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House Majority Leader Eric Cantor has created a Power Point presentation about Bowles-Simpson, the recommendations of the two leaders of the deficit commission. And this offers a window into Tea Party preferences for the fiscal slope and deficit deals. This is actually the key swing bloc in Congress; with President Obama on board with a grand bargain, and able to sway Democrats to his side, whether or not the deal happens could depend on whether Tea Party House Republicans get behind it. And so this Power Point provides some advance notice of the preoccupations of that bloc, as represented by Cantor, who has courted the Tea Party caucus since they took over Congress, contrasting himself with the dealmaking of John Boehner.

It actually starts off promising. Cantor correctly explains that our deficit problem is essentially a health care problem. “Health care costs are the primary driver of debt,” the Power Point reads. And Cantor explains, “It doesn’t matter what we do with defense spending, Social Security or other government programs,” because without restraining government health care costs, “we will have failed to get the deficit under control.”

I agree, and I think this is a point we can go back to again and again and again. Cantor’s own words nullify any need to drastically restructure Social Security, and the futility of wasting time on programs not essential to the deficit issue, like PBS or Planned Parenthood. I don’t totally agree about defense spending, but this is a gift from Eric Cantor that undermines the fiscal scold narrative about “runaway spending.”

Cantor also says that “economic growth matters a lot,” that the deficit shrinks in an environment of full employment, relative to a more moderate growth path. That’s absolutely true as well. “We must take into consideration what any plan does with regard to economic growth,” Cantor says. So far he’s on target.

But here’s what the National Journal correctly pegs as the key issue raised by Cantor’s Power Point:

Essentially, Cantor likes some parts of the plan that include proposals related to lower tax rates, federal retirement and reforming Social Security. But he has major beef with large portions, including the assumption that Bush-era tax cuts won’t be extended for couples making more than $250,000 annually.

So here’s what’s critical about that. Cantor wants a lower-the-rates, broaden-the-base strategy on taxes, the same strategy that Chuck Schumer has tried to stall. But he is well aware of the baseline issue.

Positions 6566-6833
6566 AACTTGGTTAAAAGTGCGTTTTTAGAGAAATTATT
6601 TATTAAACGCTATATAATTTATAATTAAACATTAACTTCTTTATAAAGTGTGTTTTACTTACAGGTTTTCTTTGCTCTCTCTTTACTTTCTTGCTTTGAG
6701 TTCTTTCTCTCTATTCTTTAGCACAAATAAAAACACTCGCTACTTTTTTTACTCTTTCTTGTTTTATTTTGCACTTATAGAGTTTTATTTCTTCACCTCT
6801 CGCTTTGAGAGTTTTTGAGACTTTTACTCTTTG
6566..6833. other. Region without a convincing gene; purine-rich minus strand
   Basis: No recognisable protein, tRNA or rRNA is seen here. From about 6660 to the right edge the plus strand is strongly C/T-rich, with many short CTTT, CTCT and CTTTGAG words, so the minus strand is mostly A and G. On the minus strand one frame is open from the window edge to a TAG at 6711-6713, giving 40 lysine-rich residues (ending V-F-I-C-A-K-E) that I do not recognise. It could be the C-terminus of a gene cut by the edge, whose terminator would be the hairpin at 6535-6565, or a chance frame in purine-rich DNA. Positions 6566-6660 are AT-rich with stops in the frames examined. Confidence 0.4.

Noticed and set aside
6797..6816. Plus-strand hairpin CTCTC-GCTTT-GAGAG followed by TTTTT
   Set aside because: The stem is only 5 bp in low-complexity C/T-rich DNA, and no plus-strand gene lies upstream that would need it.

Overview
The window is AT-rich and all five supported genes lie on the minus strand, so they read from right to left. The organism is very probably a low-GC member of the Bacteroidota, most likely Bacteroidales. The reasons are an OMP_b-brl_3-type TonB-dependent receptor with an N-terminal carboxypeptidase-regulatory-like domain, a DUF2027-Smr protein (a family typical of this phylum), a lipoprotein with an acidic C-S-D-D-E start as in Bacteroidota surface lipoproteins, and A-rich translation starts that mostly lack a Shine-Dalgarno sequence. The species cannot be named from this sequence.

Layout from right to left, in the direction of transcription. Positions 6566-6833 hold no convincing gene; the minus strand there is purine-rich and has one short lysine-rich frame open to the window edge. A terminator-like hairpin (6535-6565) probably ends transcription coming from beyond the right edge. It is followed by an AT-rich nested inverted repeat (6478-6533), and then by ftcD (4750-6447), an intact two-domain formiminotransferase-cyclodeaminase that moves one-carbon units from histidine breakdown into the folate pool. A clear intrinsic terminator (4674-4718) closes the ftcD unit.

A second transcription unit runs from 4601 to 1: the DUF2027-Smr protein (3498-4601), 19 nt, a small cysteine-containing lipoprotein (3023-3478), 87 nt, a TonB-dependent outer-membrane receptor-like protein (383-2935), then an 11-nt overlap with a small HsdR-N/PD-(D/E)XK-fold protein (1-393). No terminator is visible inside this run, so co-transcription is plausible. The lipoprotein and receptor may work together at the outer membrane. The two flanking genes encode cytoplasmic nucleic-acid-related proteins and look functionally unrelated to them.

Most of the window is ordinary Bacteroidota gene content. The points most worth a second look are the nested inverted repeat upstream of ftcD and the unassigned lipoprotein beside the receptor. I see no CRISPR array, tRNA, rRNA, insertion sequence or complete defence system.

See, Bowles-Simpson, in a bid to capture more money toward deficit reduction, assumed in their baseline that the Bush tax cuts above $250,000 would expire. That gave them another $850 billion to work with. But Republicans oppose this, instead preferring to extend all the current tax rates and make that the baseline policy. This is a significant difference, representing the starting line from which tax reform takes off. And what Cantor is saying here is that he’s not fooled. He won’t support Bowles-Simpson-like tax reform unless the full Bush-era tax cuts get extended, calling the baseline shift a “hidden tax increase” of $983 billion. He cites an Ernst and Young report showing the loss of 710,000 jobs as a result.

In addition, Cantor doesn’t like that Bowles-Simpson contains no major health care reforms for Medicare and Medicaid, and that it maintains Obamacare, the so-called “new health care entitlement.” This is a fundamental fact that goes overlooked. Bowles-Simpson is supposed to be this serious effort to tackle the debt problem. But it ignores the MAJOR DRIVER OF DEBT, health care spending. It essentially sets a growth path for health care programs at the rate of GDP plus 0.5%, similar to the Ryan premium support plan and Obama’s Independent Payment Advisory Board. But even unlike the Ryan and Obama plans, Bowles-Simpson offers no path to get to that rate of health care cost growth. It sort of waves at IPAB, but mainly it just says “get it done.” This makes Bowles-Simpson a ridiculous, magic-fairy-dust kind of deficit plan.

Cantor is right that the long-term debt problem is a health care cost problem. He even offers the two primary ways to restrain it: restricting (I would call it “bargaining”) how much you pay to health care providers, or “empower and incentivize individuals” to make decisions that control costs, i.e. turn people into “good health care shoppers.” There’s only one proven technique that has worked in every other country in the world to control health care costs, and that’s the former: bargaining as a single payer on payments to providers.

And so Cantor basically wants to throw out all of Bowles-Simpson except for the lower overall tax rates, Social Security changes and federal pension reforms. It really is mostly about tax cuts for rich people, and Cantor admits it.

Getting this back to the tax issue, this will bedevil efforts at a deal. Cantor is onto the baseline games, and he and his compatriots in the Tea Party don’t want to see any tax increase whatsoever on anyone. When the Bush tax rates expire at the end of the year, maybe this conversation changes. But Cantor calling out Bowles-Simpson on the baseline games suggests that he will view a tax increase very narrowly. Even a tax cut bill that doesn’t restore all the Bush-era tax rates will be called a tax increase by Cantor. And that makes a deal virtually impossible.

David Dayen

David Dayen